The American sports stadium, for all its raucous glory, is an overlooked centerpiece--a veritable temple--of our national culture. A hallowed ground for communal worship, this is where history is made on grass, artificial turf, hardwood, and even ice; where nostalgia flows as freely as ten-dollar beers; where everything thrills, from exploding fireworks to grinning cheerleaders.Read more...
The American sports stadium, for all its raucous glory, is an overlooked centerpiece--a veritable temple--of our national culture. A hallowed ground for communal worship, this is where history is made on grass, artificial turf, hardwood, and even ice; where nostalgia flows as freely as ten-dollar beers; where everything thrills, from exploding fireworks to grinning cheerleaders. In The Arena, "an altogether new and riveting sports classic" (Josh Wilker), intrepid sportswriter Rafi Kohan crisscrosses the country, journeying from one beloved monument to the next. As he finagles access to the unexpected corners and hidden corridors of our most frequented fields, he discovers just what makes them tick--and what keeps us coming back time and time again.
Beginning with the "old-timers," Kohan pays his respects to Chicago's ivy-laced Wrigley and Green Bay's lovable Lambeau, which have creakily adjusted to the twenty-first century while maintaining those age-old quirks fans have prized for generations. Juxtaposing these cherished time capsules with mighty new mammoths like Dallas's shiny AT&T Stadium, Kohan examines the often-punishing realities of how they are built, from architectural ambition to controversial funding and political strong-arming.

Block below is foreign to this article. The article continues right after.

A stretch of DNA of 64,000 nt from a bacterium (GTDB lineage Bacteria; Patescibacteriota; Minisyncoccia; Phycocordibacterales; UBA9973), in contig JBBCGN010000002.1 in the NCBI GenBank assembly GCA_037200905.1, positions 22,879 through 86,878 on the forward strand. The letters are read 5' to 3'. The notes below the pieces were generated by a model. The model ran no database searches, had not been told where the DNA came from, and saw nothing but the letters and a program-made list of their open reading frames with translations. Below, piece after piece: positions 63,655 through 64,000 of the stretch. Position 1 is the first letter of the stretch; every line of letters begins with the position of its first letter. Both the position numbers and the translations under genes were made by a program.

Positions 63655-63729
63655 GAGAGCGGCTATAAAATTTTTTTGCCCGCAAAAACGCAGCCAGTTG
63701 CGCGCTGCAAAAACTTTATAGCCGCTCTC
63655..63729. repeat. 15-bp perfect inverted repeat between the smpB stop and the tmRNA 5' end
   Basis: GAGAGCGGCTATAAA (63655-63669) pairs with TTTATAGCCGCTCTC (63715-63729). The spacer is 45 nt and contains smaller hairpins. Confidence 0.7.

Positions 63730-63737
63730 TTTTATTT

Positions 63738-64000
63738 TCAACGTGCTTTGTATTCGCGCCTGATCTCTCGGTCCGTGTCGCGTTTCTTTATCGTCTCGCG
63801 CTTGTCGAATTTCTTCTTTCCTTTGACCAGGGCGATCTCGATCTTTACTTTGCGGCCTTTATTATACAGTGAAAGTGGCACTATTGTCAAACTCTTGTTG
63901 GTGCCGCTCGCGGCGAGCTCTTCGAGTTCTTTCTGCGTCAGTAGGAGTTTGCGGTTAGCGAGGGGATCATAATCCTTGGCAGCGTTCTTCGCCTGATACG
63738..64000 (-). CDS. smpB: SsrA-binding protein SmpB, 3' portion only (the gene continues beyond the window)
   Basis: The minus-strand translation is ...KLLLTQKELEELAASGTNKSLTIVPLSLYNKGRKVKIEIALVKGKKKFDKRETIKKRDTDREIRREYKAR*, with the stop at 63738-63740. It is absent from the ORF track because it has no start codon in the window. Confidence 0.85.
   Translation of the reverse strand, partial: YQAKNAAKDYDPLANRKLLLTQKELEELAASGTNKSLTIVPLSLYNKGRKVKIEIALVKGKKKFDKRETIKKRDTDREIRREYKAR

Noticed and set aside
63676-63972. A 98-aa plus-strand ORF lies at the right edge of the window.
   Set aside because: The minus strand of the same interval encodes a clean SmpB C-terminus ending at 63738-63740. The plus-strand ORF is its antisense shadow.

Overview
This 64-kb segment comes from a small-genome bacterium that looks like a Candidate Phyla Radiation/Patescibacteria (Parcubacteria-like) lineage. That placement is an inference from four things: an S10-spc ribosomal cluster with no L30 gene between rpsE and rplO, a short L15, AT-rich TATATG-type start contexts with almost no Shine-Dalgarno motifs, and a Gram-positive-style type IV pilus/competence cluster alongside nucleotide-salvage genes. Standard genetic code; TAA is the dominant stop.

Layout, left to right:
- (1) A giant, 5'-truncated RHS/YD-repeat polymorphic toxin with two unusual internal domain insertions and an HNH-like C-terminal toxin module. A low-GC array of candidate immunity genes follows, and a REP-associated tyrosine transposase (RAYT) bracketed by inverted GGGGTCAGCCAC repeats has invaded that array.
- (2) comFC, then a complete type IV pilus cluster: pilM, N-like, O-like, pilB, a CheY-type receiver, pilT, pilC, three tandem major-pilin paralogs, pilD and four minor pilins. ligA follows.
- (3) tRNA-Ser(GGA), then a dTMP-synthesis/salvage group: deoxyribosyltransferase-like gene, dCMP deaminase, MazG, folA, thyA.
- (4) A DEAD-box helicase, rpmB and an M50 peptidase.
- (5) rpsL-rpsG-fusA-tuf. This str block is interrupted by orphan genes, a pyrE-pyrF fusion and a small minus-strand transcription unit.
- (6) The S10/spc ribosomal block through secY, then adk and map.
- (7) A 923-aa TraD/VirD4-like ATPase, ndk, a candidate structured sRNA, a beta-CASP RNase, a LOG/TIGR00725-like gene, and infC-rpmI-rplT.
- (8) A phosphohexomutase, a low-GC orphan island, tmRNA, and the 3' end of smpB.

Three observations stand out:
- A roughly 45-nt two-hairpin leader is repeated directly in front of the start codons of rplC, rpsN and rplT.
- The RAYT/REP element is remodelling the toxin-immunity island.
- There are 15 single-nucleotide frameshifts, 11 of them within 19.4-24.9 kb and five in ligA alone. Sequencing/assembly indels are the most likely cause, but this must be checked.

Meanwhile, just outside the turnstiles of these commercial cathedrals, whole ecosystems flourish, buzzing with charming merch men and cutthroat ticket scalpers. Trips to Cleveland's Progressive Field and Quicken Loans Arena illuminate such shadow economies, revealing the remarkable impact a team--and even just a single player (yes, we're looking at you, LeBron James)--can have on an entire city. With infectious enthusiasm and wit, Kohan also explores the behind-the-scenes logistics and deeply ingrained traditions within these bustling facilities, cracking open a secret world of unforgettable characters--groundskeepers, mascots, halftime performers--who work tirelessly to make the live event worth the price of admission.
If you've ever wondered how they coordinate those fighter jet flyovers with the national anthem, how many hot dogs they serve in a day at Citi Field, how boozy pregame tailgates are kept in line, or what on earth AstroTurf is made of, look no further. As rowdy and rollicking as its subject, The Arena is a must-read for diehard fans, shameless bandwagoners, umpires, broadcasters, groundskeepers, culture junkies, tailgaters, and anyone else who's ever eagerly headed off to the ballpark to catch a game.